UK and Germany forge hydrogen partnership
UK and Germany have signed a Joint Declaration of Intent to collaborate on the development of an international hydrogen industry.
The new agreement was signed on September 26, 2023, at the UK Embassy in Berlin, by Minister for Energy Efficiency and Green Finance Lord Callan and Federal Republic of Germany’s State Secretary for Energy Phillip Nimmermann.
The two countries agreed to accelerate the role of low-carbon hydrogen in their nations’ energy mix and committed to working together to advance ground-breaking and renewable hydrogen technologies, supporting jobs and low-carbon investment.
The partnership follows significant investment by both countries in the development of hydrogen as an alternative fuel.
In the UK, the government is supporting new low-carbon hydrogen production with capital from the £240 million ($292.5 million) Net Zero Hydrogen Fund and revenue support from the Hydrogen Production Business Model.
In Germany, the government is also supporting the implementation of the National Hydrogen Strategy with funding from the Climate and Transformation Fund, providing a push for the ramp-up of a hydrogen market.
The agreement between the UK and Germany is also expected to further boost the move towards net zero emissions by 2050, and the energy security of both countries, moving away from fossil fuels and towards cleaner and more secure, diversified alternatives.
As disclosed, the parties agreed on the following five pillars of collaboration:
- Accelerating the deployment of hydrogen projects for industry and consumers;
- Establishing international leadership on hydrogen markets, setting safety and regulations to aid trade;
- Research and innovation on hydrogen, from production to end use;
- Promoting trade for hydrogen, plus related goods, technologies, and services; and
- Joint market analysis, to support planning and investment by government and industry.
The goal is to make hydrogen technologies cheaper and more accessible and lower energy costs for consumers in the future.
Lord Callanan said: “The UK and Germany are natural partners in making low-carbon hydrogen a cleaner and more sustainable way to power up our societies. This agreement will underpin the development of this new fuel not just for our respective countries but also for international trade that could be transformative in our work towards achieving net zero emissions by 2050. It is through these partnerships that we can move away from expensive fossil fuels – and in doing so boost our energy security.”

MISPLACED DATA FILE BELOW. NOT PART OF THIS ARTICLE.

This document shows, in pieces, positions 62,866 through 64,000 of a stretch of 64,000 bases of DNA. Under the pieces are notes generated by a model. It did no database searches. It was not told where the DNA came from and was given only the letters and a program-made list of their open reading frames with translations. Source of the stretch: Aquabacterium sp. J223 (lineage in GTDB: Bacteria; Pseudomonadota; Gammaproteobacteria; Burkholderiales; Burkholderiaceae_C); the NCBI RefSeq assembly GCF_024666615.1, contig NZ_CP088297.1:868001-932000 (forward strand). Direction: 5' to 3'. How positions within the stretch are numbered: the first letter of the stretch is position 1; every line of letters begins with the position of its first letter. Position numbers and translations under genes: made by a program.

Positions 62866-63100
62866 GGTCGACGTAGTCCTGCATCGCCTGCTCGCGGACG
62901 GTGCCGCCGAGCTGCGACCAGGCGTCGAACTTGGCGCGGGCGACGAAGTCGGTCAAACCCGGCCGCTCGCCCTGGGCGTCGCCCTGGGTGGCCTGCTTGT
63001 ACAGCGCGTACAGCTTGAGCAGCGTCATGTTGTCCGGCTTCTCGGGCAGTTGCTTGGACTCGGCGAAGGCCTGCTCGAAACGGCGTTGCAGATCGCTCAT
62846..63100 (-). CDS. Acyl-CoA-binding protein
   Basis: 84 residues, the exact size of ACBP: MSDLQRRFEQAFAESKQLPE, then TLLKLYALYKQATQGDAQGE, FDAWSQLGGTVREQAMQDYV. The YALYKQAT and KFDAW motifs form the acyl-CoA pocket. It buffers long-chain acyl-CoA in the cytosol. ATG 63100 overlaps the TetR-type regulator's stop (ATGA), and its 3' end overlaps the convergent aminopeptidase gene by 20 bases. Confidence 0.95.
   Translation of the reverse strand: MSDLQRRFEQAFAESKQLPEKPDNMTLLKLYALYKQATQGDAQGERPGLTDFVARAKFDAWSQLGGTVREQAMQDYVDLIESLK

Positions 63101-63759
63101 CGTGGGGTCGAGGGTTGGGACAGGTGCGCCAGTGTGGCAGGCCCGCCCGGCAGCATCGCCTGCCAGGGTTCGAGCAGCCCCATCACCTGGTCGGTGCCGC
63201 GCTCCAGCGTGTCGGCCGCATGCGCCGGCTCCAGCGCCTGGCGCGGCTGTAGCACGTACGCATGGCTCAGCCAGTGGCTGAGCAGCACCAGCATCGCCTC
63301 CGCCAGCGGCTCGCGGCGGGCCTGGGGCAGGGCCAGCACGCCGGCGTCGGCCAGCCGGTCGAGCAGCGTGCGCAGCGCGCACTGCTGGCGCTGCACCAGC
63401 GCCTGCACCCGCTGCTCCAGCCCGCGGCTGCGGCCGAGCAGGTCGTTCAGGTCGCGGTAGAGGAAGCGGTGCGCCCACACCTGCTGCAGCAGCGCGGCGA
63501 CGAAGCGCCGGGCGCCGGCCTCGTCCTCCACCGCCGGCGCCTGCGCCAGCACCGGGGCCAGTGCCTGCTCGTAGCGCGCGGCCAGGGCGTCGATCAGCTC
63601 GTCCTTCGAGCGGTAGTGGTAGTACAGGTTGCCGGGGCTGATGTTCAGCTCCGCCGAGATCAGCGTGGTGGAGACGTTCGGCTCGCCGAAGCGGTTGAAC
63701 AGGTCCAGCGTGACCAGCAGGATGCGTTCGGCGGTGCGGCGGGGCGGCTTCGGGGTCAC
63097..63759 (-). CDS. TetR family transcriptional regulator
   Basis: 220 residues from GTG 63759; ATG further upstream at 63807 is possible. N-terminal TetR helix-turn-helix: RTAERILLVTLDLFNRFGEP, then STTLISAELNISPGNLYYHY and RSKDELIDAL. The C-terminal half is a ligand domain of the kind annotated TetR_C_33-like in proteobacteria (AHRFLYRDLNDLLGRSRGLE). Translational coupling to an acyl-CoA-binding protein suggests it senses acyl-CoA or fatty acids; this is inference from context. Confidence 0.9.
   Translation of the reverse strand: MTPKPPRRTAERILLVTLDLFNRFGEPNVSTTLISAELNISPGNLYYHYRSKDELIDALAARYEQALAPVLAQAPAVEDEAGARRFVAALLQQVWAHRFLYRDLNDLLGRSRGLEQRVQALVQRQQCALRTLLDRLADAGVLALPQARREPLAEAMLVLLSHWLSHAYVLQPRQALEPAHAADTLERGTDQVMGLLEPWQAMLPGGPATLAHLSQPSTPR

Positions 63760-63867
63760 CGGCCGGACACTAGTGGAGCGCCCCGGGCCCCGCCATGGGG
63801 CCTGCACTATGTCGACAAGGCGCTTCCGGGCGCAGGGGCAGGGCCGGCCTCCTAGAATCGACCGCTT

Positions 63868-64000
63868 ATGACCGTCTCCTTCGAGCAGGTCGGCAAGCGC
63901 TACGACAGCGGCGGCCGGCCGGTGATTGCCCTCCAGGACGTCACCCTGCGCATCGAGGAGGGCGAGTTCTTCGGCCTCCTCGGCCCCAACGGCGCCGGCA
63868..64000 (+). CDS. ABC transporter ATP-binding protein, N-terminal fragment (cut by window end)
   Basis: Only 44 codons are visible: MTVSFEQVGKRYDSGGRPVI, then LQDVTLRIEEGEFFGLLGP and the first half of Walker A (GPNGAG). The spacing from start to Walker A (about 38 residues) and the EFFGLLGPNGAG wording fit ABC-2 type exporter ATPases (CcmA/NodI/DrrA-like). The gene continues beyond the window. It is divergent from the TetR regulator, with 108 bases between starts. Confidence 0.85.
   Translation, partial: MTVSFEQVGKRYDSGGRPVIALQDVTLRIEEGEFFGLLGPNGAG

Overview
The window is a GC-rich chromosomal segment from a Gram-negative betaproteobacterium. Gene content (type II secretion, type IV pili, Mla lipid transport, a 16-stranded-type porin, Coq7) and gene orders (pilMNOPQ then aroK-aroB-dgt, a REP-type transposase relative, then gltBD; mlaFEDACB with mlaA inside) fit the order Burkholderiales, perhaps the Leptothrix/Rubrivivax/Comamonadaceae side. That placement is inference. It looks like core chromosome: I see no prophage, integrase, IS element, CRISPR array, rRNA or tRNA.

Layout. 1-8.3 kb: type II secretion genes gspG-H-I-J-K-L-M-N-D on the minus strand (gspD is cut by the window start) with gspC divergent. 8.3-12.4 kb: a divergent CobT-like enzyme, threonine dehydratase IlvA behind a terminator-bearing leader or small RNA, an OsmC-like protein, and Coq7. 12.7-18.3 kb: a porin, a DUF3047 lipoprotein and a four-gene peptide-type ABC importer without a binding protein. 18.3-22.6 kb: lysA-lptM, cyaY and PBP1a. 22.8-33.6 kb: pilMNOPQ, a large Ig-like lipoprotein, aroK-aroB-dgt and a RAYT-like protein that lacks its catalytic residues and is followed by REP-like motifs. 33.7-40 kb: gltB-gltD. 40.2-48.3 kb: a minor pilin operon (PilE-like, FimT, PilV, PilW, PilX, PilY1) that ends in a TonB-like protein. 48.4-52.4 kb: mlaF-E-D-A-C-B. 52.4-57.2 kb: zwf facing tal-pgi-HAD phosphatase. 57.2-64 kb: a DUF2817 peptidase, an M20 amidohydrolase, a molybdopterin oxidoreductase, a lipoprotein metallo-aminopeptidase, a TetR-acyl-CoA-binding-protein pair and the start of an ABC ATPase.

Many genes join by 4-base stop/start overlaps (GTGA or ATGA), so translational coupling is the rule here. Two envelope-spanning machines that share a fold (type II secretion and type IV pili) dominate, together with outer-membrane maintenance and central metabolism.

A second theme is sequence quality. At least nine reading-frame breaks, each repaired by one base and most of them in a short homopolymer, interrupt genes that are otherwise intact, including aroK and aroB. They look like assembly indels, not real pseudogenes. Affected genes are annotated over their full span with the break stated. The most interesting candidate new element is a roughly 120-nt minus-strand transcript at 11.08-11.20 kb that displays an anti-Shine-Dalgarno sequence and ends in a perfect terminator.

Philip Nimmermann added: “With this declaration we are on our way to jointly help developing the European and international markets for hydrogen. Our cooperation will not just involve trading of hydrogen and its derivatives, but also cooperation on technologies and innovation in this field, which will be of mutual benefit for both Germany and the UK.”
Reaping the benefit of trade opportunities between the two countries, the industry now expects private investment in hydrogen technology and projects to follow the agreement.
Sopna Sury, COO at Hydrogen RWE Generation, said: “RWE is committed to ramping up green hydrogen in the UK and Germany as part of its clean energy growth plans. By the end of the decade, RWE aims to build a net 2 GW of dedicated electrolyzer capacity in our core markets, including the UK. Evidence of this is our flagship GetH2 project in Lingen, Germany and our project development work in England, Scotland and Wales.”
Dennis Schulz, CEO of ITM Power, the UK’s only commercial electrolyzer manufacturer, welcomed the agreement, noting the company will in October open its new office and EU after-sales hub near Frankfurt in Germany.